. the unemployment rate climbing to 7.9%. steve liesman joins us with his take. he wasn't kidding. a busy morning. >> yeah, really. hopefully i'll earn my paycheck on a day like today, carl. as rick said, i think the important part was, most of it better than expectations. the construction number, that could help that negative one on gdp. we'll get to jobs in just a second. but also the ism pgoing well. total 157. private sector 166. unemployment ticking up. hours unchanged at 34.4. earnings up .2. the revisions, 127. i want to talk about that. i want to show you a chart here that takes a look at -- there's the bar chart. there's the old private sector fourth quarter average of 185. and now it's 225,000. but what was the fourth quarter? the fourth quarter was full of fiscal cliff concerns. so doug duncan, an economist at fannie mae, writing this morning, the payrolls in the fourth quarter is consistent with robust growth in business investment in the gdp report. we already saw that. suggesting that uncertainty over fiscal policy did not hurt businesses hiring and investing as feared. if it did hu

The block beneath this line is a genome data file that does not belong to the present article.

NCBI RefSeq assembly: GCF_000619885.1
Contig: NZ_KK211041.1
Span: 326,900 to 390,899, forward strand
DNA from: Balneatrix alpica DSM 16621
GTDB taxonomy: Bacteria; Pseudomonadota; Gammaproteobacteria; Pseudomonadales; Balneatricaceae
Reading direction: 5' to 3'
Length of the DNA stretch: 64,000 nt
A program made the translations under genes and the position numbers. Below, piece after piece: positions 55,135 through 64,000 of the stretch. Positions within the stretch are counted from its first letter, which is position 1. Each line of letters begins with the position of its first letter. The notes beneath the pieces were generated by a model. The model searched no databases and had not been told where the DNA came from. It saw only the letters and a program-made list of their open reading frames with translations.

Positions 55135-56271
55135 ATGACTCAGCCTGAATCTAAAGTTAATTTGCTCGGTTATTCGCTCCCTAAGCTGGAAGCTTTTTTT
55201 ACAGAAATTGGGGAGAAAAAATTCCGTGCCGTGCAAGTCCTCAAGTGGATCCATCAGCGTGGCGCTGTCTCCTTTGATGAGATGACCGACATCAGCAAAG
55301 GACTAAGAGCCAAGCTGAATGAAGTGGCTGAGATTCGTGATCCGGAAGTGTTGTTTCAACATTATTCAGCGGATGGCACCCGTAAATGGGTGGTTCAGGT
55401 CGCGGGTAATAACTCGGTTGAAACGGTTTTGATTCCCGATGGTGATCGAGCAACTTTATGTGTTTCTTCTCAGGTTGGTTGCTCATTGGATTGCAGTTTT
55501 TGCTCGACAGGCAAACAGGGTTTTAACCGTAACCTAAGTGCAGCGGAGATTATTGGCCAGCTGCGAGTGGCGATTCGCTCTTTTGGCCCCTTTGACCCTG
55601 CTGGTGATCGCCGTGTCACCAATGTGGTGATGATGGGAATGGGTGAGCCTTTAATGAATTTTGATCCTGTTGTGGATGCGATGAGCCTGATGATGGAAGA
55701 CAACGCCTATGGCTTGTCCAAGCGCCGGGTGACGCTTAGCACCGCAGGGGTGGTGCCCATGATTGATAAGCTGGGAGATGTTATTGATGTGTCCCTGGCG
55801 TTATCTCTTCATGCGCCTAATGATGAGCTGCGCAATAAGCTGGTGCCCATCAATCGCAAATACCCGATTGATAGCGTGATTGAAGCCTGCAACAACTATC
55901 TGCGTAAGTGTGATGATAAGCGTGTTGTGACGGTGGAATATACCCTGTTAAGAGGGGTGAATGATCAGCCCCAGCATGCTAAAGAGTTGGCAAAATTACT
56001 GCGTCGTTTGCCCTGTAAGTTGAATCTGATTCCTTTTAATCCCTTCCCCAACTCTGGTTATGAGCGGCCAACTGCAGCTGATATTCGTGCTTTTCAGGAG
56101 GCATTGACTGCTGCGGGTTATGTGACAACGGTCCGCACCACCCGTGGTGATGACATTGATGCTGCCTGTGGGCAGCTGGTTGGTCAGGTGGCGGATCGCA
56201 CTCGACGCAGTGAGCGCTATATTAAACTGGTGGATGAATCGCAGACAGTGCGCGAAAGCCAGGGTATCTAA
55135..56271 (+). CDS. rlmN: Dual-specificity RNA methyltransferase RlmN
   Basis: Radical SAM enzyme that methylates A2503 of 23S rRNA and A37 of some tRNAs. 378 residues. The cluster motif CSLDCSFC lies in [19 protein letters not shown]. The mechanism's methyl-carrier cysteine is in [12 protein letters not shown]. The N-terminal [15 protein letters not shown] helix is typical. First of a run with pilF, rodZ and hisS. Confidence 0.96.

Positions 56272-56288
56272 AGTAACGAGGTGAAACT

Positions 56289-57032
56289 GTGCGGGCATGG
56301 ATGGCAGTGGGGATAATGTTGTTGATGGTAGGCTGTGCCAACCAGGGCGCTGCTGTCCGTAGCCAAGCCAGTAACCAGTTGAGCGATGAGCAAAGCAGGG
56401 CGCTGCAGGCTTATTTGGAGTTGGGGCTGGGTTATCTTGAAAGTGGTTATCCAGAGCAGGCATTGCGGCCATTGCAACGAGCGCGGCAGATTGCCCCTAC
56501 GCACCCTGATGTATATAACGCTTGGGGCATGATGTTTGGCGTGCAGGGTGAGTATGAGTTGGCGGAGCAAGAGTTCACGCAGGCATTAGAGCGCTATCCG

. >> you're still bullish? >> bullish as anything. >> doug, richard, thank you. steve, michelle, thank you. >> thank you. >> chicago tomorrow. >> we also have bob ruben tomorrow. "squawk on the street" begins right now. >>> good wednesday morning. welcome to "squawk on the street." i'm melissa lee, with carl quintanilla with jim cramer and david faber at the new york stock exchange. the day after the s&p and nasdaq posted their second best days of the year. we looking at a higher open, pretty much across the board. actually, they just turned. we're looking down open here, 59 points on the dow. down 7 on the s&p 500. take a look at the picture over in europe. the big waiting game is on with the ecb starting tomorrow. we're seeing red arrows on the board. most notably the euro hitting a one-week low against the u.s. dollar. in asia, china up eighth straight session. nikkei highest level since september of 2008. disney set to open at record highs. strength in media networks. word that it's planning films based on "star wars" characters. >>> zynga, revenues continue to fall and the social gami